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Issue Date:  October 29, 2004

Globalization: more than a three-credit course

The concept of globalization encompasses a wide range of issues, from the economic impact of international trade agreements and the protests against them to the influences of corporations, technology, media, tourism and immigration. Such issues have the potential to engender positive cultural exchange but also spark fears of cultural hegemony, especially fears of global “Americanization.”

Higher education has certainly not been untouched by these issues. In this Catholic Colleges and Universities special section, NCR takes a look at just a few aspects of globalization as it affects the lives of faculty and students.

For the opening article ( see story), reporter Renée LaReau spoke with professors at Catholic institutions who are grappling with whether globalization should be examined through an ethical lens in the classroom -- questioning the economic exploitation of developing nations, for instance, or the cultural risks posed by the American media. While some scholars raise these questions with students, others, especially in business disciplines, maintain that humanities and liberal-arts courses are better suited to deal with them. “There is a significant majority that thinks these are issues we should discuss, but it’s not unanimous,” according to Patrick Murphy of the University of Notre Dame. Increasingly, experts advocate an interdisciplinary approach to look at all aspects of the complex topic of globalization.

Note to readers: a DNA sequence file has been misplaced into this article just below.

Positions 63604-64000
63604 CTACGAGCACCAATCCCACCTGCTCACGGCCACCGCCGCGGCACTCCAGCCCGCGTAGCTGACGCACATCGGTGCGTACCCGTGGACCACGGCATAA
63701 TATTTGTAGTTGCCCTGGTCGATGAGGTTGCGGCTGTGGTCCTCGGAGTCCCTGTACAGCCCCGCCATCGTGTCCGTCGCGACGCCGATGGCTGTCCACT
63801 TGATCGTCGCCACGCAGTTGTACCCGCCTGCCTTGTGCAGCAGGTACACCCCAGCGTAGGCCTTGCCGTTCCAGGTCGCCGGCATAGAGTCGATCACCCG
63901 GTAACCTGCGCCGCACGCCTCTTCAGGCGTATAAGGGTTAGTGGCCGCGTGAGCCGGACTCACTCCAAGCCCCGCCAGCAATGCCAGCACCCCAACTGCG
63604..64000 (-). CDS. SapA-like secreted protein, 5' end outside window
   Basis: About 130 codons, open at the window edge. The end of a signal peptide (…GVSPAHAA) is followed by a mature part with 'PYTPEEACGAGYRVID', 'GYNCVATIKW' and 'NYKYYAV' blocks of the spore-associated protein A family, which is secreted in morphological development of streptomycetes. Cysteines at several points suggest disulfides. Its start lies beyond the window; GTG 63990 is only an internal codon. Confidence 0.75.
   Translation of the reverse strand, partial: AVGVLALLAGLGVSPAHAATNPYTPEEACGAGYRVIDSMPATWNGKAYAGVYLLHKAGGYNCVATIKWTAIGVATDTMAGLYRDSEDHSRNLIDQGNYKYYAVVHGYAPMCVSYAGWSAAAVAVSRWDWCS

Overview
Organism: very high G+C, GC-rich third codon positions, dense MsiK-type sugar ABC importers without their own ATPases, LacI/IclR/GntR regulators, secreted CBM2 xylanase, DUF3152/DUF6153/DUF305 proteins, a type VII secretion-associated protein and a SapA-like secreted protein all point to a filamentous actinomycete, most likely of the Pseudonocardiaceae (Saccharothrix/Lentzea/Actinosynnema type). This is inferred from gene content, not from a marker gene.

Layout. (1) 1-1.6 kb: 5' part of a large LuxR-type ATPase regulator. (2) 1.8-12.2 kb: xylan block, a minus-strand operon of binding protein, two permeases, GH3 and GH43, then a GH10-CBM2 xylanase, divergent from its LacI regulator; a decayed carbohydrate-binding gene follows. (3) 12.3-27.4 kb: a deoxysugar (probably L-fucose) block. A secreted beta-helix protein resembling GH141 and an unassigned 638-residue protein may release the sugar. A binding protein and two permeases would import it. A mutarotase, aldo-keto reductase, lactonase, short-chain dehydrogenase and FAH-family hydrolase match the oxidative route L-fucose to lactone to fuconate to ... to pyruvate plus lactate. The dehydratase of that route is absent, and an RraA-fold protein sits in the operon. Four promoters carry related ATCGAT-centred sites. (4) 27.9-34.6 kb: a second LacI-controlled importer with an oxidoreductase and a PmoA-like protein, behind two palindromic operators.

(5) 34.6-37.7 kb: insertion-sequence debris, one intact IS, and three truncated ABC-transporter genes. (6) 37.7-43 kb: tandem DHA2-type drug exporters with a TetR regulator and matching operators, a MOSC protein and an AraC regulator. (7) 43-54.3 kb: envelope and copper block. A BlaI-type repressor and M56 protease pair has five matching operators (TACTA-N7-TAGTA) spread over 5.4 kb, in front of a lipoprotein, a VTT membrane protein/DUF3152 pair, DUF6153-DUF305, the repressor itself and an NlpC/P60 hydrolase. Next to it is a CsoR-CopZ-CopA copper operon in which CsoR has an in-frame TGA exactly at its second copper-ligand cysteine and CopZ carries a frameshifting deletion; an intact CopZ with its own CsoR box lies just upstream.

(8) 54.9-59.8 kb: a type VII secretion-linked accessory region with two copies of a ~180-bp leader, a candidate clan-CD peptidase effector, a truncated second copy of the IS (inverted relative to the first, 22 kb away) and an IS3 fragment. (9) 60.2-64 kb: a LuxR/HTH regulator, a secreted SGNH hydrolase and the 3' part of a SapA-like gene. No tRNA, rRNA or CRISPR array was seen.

Students are also gaining a perspective on social justice and globalization through study abroad programs that immerse them in the cultures of developing countries. LaReau reports on two such programs at Catholic universities ( see story).

Meanwhile, in the United States, the growing diversity of the student body, including greater numbers of foreign students, is a reality for Catholic ministry on both secular and Catholic campuses, as Patricia Lefevere writes ( see story). In addition to the liturgical challenges raised when serving Catholics of different nationalities, chaplains of various faiths work together to increase interfaith understanding ( see story, see story). Rich Heffern writes about a university’s program teaching yoga philosophy that carries on the long tradition in the Jesuit order of the encounter between East and West ( see story).

Beyond U.S. borders, Pat Morrison brings us a look at university life in the Holy Land, where for more than 30 years, Vatican-sponsored Bethlehem University has educated Christian and Muslim Palestinians despite the dangers and insecurity of functioning in a war zone ( see story, see story).

-- Teresa Malcolm

National Catholic Reporter, October 29, 2004

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